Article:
Bring everything to the table

The recently introduced Kitchen Table Conversations is an initiative to promote a better understanding of the Voice. Stemming from a joint effort by NATSICC and Jesuit Social Services, its core principles can also be adapted to other projects as well.


By Fr Andrew Hamilton SJ

As the Referendum on the Indigenous Voice to Parliament draws nearer, the public conversation about it becomes more shrill. The heart of it risks being lost in the heated babble of many voices. For that reason, the recently launched Kitchen Table Conversations, a National Aboriginal and Torres Strait Islander Catholic Council (NATSICC) initiative to promote the Voice, is so timely. It is also beautifully designed. It was a privilege and a pleasure for the Jesuit Social Services media team to be invited to cooperate with NATSICC in its production for Aboriginal and Torres Strait Islander Sunday, celebrated on 2 July. 

The heart of Kitchen Table Conversations is the desire to encourage listening as well as speaking, personal reflection as well as public declarations, respectful conversation rather than debating, and openness to a change of heart and mind rather than reinforcement of set attitudes. It encourages friendly encounter where sour conflict is too common.

The brochure will help members of parishes, schools and other groups to bring people together to understand and prepare for the Referendum. It is designed especially for people who would like to initiate this conversation but are daunted by the practical tasks of organising and leading meetings. It offers a conversational and detailed guide. This is worth describing because it could be adapted for other projects, too.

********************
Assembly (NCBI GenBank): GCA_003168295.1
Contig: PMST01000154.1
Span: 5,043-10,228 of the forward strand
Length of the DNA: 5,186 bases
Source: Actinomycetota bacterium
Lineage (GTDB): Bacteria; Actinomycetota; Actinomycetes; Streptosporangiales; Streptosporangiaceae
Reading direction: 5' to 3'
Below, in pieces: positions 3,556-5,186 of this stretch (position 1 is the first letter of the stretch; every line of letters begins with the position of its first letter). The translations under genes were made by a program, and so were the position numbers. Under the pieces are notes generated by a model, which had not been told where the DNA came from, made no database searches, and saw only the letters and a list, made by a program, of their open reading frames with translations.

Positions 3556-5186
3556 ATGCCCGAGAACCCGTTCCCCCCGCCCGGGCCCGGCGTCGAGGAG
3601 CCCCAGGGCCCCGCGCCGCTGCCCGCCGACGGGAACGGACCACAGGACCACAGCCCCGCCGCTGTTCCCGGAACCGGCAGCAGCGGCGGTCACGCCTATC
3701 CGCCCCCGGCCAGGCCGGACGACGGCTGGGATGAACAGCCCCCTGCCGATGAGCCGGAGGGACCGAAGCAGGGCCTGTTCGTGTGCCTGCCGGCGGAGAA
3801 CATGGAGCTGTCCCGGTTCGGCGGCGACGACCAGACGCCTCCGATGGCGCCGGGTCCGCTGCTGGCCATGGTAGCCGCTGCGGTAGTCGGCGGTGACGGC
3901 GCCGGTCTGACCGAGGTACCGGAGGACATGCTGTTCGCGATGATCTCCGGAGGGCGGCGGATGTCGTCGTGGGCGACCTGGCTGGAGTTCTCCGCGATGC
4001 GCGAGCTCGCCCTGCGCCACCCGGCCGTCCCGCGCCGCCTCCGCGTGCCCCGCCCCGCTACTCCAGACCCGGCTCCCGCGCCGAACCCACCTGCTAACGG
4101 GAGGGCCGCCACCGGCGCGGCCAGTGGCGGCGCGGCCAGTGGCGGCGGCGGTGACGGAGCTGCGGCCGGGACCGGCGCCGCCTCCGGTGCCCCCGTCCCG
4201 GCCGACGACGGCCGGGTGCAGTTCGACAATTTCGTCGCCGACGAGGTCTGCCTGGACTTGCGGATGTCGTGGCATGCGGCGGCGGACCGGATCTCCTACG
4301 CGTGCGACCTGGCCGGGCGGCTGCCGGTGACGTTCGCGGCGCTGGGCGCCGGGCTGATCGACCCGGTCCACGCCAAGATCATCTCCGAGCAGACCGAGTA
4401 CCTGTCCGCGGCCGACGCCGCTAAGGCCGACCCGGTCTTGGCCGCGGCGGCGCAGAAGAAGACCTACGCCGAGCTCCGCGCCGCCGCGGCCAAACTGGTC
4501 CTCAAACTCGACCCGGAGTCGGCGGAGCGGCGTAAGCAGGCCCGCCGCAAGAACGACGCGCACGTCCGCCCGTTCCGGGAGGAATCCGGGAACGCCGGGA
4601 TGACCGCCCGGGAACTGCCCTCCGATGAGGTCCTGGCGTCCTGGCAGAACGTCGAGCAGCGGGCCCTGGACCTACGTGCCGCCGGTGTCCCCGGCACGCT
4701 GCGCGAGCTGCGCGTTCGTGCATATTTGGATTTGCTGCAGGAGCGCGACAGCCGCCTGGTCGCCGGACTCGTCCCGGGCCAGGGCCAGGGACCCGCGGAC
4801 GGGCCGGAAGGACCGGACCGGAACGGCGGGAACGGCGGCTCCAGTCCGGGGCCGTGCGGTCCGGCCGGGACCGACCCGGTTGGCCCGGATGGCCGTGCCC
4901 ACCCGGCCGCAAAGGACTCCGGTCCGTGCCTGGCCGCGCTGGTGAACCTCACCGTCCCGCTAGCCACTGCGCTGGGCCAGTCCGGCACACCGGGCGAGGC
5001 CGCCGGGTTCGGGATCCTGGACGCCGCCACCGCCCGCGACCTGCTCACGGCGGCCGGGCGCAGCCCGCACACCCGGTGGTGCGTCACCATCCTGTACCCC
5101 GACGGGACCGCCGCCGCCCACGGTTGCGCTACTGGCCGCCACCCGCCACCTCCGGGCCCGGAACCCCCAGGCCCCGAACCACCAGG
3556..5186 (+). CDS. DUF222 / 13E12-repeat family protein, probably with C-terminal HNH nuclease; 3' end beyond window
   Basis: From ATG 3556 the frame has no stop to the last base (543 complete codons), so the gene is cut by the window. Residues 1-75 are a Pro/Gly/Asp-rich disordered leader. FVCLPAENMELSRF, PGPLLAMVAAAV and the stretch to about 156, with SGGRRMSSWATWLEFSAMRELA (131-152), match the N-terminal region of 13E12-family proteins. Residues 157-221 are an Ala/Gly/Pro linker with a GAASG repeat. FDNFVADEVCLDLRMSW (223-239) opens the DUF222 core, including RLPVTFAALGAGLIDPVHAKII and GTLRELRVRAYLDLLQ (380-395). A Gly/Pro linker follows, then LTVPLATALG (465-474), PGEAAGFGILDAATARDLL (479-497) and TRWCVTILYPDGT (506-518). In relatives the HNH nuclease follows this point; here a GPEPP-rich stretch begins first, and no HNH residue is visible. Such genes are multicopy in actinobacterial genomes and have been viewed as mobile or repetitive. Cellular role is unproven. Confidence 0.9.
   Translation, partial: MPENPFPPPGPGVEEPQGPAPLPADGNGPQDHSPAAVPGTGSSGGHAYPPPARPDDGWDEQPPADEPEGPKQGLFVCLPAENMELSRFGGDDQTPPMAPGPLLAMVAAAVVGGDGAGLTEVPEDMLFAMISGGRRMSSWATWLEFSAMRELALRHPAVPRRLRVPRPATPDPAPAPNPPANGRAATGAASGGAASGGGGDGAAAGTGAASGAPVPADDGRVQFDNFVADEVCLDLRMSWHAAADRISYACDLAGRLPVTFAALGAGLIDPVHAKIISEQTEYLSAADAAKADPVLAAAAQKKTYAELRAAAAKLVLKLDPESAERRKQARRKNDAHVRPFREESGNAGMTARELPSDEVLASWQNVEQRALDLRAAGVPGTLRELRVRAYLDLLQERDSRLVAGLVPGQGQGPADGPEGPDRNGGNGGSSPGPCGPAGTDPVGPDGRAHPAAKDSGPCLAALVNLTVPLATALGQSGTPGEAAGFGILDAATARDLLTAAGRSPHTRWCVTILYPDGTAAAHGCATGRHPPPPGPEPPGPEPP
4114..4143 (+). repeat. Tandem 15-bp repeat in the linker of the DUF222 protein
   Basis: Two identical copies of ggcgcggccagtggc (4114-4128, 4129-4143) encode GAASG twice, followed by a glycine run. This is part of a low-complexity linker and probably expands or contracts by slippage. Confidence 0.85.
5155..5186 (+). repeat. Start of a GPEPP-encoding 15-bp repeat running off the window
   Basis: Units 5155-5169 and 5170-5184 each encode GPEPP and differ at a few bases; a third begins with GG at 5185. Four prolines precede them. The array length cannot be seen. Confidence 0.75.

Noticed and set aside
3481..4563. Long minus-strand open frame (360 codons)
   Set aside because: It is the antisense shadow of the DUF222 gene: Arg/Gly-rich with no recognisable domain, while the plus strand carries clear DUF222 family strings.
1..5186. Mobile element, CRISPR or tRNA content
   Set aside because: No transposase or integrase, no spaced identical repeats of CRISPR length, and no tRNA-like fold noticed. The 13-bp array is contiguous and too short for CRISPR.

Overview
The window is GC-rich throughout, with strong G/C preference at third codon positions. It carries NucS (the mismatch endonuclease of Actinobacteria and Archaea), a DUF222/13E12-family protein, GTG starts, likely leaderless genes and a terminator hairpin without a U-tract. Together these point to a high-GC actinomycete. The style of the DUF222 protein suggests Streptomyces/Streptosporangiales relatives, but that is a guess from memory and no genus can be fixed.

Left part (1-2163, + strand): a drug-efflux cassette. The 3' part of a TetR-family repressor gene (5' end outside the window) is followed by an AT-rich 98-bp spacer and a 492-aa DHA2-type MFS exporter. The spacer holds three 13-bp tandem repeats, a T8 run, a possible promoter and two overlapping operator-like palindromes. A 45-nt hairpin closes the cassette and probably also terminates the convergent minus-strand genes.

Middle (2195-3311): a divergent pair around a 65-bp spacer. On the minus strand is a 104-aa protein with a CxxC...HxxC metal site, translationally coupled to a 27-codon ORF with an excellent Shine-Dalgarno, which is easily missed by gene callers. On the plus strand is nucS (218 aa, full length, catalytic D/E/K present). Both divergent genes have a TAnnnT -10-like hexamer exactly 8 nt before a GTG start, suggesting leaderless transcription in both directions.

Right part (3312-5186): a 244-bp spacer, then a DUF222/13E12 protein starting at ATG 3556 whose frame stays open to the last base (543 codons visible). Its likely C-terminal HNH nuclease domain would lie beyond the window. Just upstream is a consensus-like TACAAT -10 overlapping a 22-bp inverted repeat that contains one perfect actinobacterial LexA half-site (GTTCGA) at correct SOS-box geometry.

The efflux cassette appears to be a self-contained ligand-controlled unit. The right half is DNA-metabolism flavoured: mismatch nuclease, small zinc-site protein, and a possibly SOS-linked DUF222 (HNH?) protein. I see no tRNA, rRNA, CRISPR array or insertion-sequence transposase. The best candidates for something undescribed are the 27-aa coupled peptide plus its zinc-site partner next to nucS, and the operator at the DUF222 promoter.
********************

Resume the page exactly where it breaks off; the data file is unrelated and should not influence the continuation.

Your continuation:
The first step is to advertise the meeting and make available resources to prepare for it. Then the program suggests how to organise the meeting by finding people to promote the meeting and share other responsibilities, share photographs and attract people to attend by writing for parish or school newsletters and making contact with NATSICC.

The conversation itself begins by acknowledging the traditional owners of the land and naming the ground rules for the meeting: the freedom of participants to share or be silent and their call to come not as experts but seekers, to accept that they may disagree, and to remember why they have gathered.

The host then invites the group members to reflect quietly on times when they have been deprived agency in things that mattered to them, and to share what they had feltThen they are asked what difference it may have made if their agency had been respected. This personal conversation prepares for a presentation of the ways in which Indigenous Australians have been deprived of voice, video clips and other resources, distribution of the Uluru Statement from the Heart, and an explanation of what is entailed in the Referendum.

That exposition is followed by conversation about what needs to change, some final thoughts, and discussion in small groups about what each person might do, including hosting similar meetings in the parish, school or among friends.

This is an ambitious program, accompanied most helpfully by the length of time that should be given to each step. (We all know that the best way to wreck any good idea is to finish meetings about it well after the promised time!) The detailed outline of the Kitchen Table Conversations suggests how serious the Referendum on the Voice to Parliament is, the respect owed to each person engaged in it, and the need to take action to commend its passing. It offers a model of what the public conversation should be.

The care and the experience that have gone into designing the Kitchen Table Conversations reminds us of the importance of the National Aboriginal and Torres Strait Islander Catholic Council within the Catholic Church and the gift that Indigenous Catholics offer. It also reminds us of the privilege we are all given in being invited to cooperate with them in their demand that their voice be heard.

View the NATSICC – Resource encourages prayer and conversation ahead of Voice vote. 

View the Voice to Parliament – Kitchen Table Conversation Guide

Feature photo by Ondrej Machart on Unsplash.